Chicken Bricks & Lists

Posted on September 13, 2013


Have you got a chicken brick?


Maybe your parents have one, wedged on top of the kitchen cupboards, all coated in that weird, yellow, sticky, dusty layer that appears on long forgotten kitchen paraphernalia.

The original brick, was launched in 1968, designed by Queensbury Hunt exclusively for Habitat. The concept is that it acts like a traditional clay cooking oven, sealing in air and moisture, to produce a succulent yet browned roast chicken.

Chicken Brick on things{we}make

I thought that you might have one knocking about and not quite know what you are supposed to do with it, having long ago misplaced the instructions at the back of a drawer of random stuff. So here is a copy of the original, rather lovely, printed instructions that you can print off and stick in your brick if you are having a retro moment. It’s my attempt at a bit of public service. The instructions remind you to always put it in a cold oven, to only wash it in plain water and to soak it for 10 minutes before you start.

I love the browned paper, the simple drawings and the 60’s typeface.

Chicken Brick InstructionsChicken in a Brick

Is a chicken brick amazing? Not really.

Does it do the job? Yes.

Do you get little bits of chicken skin stuck to it that won’t come off and you can’t give it a ‘right good wash’ as you are not supposed to use detergents? Yes, I’m afraid you do.

I like it though because it is an object from another time. You can buy them now from Habitat online for £30 or so, but they look all new and somehow more uniform. I like the blackened, craggy oldness of this chunk of 40-year-old terracotta. This one is from Ed’s Mum and Dad’s kitchen. We have gathered various bits of ‘vintage’ kitchen items over the last year or so as they have had their kitchen remodelled.

Our own kitchen is the next of the ‘big jobs’ to be tackled. We have been discussing, pondering, and drawing up thoughts on and off for years. It will definitely be first on this year’s list.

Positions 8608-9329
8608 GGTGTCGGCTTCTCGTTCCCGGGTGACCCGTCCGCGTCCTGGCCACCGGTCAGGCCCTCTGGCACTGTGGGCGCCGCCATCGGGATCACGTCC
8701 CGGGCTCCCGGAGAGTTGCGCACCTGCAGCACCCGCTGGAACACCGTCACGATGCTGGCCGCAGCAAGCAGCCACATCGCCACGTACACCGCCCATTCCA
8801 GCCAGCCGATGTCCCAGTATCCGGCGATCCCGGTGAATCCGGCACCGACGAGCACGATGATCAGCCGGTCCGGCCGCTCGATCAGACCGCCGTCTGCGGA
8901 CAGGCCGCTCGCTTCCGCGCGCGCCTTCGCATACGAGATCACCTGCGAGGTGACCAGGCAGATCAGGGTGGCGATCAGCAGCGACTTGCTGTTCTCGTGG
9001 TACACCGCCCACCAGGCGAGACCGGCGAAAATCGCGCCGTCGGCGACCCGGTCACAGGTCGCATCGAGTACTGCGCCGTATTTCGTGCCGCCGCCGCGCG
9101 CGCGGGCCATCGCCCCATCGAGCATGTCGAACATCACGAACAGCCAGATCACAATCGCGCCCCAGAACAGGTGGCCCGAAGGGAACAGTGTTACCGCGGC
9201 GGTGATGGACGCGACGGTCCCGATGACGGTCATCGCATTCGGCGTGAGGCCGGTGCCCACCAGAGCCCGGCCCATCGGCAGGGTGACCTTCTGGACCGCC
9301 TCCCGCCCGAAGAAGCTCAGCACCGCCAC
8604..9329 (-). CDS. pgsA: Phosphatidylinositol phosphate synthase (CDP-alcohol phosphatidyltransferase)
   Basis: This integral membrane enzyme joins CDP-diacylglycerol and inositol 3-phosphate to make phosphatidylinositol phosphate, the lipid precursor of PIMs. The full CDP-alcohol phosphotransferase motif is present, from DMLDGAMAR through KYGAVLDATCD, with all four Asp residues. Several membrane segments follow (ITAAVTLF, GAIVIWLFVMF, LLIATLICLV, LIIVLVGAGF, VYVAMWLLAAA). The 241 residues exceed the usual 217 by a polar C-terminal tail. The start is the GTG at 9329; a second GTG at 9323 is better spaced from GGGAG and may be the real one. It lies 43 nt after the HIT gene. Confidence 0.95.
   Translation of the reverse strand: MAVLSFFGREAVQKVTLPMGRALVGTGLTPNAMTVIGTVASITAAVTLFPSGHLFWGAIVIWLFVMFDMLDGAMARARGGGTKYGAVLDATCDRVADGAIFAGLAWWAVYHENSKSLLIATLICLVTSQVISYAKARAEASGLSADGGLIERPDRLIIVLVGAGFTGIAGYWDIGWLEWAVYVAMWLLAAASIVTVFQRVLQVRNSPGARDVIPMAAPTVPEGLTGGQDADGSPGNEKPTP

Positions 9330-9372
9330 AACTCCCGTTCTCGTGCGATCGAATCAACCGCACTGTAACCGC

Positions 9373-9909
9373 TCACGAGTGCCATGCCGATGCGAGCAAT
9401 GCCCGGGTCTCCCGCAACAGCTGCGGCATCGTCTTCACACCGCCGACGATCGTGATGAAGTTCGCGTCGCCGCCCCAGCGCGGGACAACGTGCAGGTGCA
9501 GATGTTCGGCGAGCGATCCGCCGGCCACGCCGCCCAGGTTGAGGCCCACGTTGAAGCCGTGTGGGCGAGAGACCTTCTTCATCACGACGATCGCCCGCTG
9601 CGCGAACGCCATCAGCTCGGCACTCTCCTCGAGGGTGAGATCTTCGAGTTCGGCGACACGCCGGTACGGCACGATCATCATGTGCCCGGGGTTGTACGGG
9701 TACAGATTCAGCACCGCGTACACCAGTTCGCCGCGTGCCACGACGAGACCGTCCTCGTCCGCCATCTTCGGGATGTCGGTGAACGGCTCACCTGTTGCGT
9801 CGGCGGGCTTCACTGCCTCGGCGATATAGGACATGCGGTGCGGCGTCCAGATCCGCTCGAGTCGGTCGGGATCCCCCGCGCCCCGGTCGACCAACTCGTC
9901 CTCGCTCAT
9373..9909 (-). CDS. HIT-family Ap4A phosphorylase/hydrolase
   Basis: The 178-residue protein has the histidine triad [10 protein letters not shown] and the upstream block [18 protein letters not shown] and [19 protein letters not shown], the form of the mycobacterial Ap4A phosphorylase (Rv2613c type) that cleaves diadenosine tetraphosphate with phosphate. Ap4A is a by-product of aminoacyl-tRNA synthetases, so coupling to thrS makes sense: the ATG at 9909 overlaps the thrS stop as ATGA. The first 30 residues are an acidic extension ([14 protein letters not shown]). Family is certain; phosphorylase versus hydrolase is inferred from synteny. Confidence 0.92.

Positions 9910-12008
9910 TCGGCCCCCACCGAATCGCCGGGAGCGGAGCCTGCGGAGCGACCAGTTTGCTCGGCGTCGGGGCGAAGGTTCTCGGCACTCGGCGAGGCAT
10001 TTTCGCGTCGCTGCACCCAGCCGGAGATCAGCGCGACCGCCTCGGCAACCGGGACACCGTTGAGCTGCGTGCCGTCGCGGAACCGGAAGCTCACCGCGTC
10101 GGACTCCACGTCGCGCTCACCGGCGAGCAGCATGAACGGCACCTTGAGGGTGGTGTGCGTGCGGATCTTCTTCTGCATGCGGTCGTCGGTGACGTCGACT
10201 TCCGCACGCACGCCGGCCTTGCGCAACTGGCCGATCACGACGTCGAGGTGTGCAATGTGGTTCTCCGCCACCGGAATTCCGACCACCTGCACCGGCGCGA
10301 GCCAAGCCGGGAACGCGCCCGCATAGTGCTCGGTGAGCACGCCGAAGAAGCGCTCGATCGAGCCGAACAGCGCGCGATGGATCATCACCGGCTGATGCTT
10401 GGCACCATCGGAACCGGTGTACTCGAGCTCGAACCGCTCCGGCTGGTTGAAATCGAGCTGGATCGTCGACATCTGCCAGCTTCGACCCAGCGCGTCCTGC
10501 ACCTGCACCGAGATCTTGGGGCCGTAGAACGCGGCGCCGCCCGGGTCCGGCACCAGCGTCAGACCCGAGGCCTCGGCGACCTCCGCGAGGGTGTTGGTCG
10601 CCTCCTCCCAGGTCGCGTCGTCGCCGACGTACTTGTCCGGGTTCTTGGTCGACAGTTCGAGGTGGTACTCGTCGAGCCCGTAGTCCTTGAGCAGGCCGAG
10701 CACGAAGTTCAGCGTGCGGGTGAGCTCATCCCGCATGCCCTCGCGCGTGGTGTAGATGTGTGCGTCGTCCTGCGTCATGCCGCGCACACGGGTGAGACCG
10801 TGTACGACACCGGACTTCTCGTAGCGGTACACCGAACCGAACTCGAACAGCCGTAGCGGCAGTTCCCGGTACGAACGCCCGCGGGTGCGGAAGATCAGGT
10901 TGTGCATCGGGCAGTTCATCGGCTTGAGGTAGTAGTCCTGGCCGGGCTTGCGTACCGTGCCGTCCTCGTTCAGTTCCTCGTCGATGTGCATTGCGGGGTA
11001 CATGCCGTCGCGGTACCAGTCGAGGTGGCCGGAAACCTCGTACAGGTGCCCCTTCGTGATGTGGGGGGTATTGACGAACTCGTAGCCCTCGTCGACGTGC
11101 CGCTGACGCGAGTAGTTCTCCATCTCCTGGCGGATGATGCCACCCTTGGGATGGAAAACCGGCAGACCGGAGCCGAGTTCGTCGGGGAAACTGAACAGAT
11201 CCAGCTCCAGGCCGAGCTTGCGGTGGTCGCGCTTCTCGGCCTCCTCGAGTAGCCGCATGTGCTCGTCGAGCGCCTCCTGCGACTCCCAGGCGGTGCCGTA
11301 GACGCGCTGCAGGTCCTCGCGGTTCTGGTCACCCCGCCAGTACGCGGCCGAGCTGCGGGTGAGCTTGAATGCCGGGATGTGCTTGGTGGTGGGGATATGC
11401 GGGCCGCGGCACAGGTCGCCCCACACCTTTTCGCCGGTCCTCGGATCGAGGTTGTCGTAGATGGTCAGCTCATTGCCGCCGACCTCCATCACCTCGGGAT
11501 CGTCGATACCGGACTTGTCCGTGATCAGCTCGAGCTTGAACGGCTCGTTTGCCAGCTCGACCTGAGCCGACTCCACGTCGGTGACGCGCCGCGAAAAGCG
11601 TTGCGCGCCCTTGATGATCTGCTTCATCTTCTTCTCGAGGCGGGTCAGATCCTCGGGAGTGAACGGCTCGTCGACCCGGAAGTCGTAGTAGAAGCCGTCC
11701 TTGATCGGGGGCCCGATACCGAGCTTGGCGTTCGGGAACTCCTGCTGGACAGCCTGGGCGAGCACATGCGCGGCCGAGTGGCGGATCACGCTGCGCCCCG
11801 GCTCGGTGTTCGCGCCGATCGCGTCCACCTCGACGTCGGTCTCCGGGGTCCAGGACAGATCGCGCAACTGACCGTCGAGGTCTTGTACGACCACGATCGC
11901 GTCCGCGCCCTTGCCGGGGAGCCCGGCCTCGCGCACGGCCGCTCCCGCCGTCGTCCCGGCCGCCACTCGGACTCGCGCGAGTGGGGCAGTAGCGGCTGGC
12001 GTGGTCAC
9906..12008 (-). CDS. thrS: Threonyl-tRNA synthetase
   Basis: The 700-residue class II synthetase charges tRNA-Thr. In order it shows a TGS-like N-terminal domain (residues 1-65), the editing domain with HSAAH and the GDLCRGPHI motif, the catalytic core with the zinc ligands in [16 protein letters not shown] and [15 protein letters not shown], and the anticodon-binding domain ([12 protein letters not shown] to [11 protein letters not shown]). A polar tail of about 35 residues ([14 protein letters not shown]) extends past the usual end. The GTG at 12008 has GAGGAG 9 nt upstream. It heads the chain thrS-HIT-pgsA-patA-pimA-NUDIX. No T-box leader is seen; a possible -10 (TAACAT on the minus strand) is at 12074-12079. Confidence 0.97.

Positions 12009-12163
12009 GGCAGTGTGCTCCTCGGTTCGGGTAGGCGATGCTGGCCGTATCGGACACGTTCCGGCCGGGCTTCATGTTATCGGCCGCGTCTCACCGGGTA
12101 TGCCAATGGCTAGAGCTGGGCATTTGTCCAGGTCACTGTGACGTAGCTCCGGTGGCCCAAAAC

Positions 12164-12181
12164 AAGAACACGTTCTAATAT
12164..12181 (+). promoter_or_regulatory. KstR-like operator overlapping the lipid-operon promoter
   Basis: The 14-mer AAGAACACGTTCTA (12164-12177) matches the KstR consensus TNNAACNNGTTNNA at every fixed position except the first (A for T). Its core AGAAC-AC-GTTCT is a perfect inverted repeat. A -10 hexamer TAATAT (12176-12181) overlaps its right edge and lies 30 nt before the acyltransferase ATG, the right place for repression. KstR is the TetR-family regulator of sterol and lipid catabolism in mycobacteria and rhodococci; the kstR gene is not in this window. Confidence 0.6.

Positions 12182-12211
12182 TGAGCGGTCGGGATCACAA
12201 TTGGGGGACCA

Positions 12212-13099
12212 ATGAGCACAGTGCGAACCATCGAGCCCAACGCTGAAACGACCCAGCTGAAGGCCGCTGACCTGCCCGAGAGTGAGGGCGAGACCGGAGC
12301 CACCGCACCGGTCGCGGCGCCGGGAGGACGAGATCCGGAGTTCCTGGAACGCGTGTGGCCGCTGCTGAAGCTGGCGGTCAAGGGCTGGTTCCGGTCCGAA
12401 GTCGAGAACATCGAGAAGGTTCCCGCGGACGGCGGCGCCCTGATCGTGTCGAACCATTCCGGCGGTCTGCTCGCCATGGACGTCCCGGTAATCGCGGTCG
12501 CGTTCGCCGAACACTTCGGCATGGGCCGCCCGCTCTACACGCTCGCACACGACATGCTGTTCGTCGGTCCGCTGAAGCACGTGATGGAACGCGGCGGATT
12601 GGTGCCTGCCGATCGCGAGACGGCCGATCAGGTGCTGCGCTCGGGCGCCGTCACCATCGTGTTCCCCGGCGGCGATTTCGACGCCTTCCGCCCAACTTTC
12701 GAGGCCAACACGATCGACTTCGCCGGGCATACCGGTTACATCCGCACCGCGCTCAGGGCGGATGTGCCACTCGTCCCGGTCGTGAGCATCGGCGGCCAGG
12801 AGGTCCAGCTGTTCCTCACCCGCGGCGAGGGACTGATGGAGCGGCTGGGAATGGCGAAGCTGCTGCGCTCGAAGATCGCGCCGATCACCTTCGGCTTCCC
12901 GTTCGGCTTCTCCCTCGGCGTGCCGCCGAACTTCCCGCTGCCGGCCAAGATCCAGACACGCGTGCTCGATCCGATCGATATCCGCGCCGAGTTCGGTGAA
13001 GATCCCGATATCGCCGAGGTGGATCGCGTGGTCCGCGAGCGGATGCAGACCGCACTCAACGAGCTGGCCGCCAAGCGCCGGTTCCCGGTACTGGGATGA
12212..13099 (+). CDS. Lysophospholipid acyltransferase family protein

We are a family of lists. You may have read the ‘List found in a Border Terrier’s Bed’ or my ‘List for Christmas Future’ and there are always a couple of to-do lists on the go, especially for all of Ed’s household and woodworking tasks. With our mantra ‘it only get’s done if you do it’ a list helps to focus the mind.

Have I ever told you about our annual family list?

It is a list of the things that all three of us want to do over the next year. We sit down as a family on September 11th and think about what we have done over the last 12 months and what we would like to do over the next. Why 9/11? It makes us realise that life is short and that years can go by without you doing the things you really want to. It’s a good time for reflection for anyone.

Some things on the list are small, some are big, some are expensive, a few might not happen, but it is something to aim for. As George has just started his new school and his head is still in a spin we have delayed our list making until the Weekend when the world should slow down just enough for us all to think clearly about our plans.

I’m not sure what else will be going on it yet, other than design and build the kitchen, but I do know that there are some things we didn’t complete from last year. We never did replace that sofa (mine) or spend one month eating vegetarian (Ed’s) but we did arrange for George to go sailing, have a sunny holiday, read a book every month and grow more flowers in the garden so to that end it served a useful purpose.

Some things from this year’s list may bump on to next year, and perhaps get slightly closer to the top. Some things may seem less important than they did and drop off the end.

Do you have a list? Perhaps you just have one in your head. What sort of things are on it?

I’d love to know. I might nick some of yours.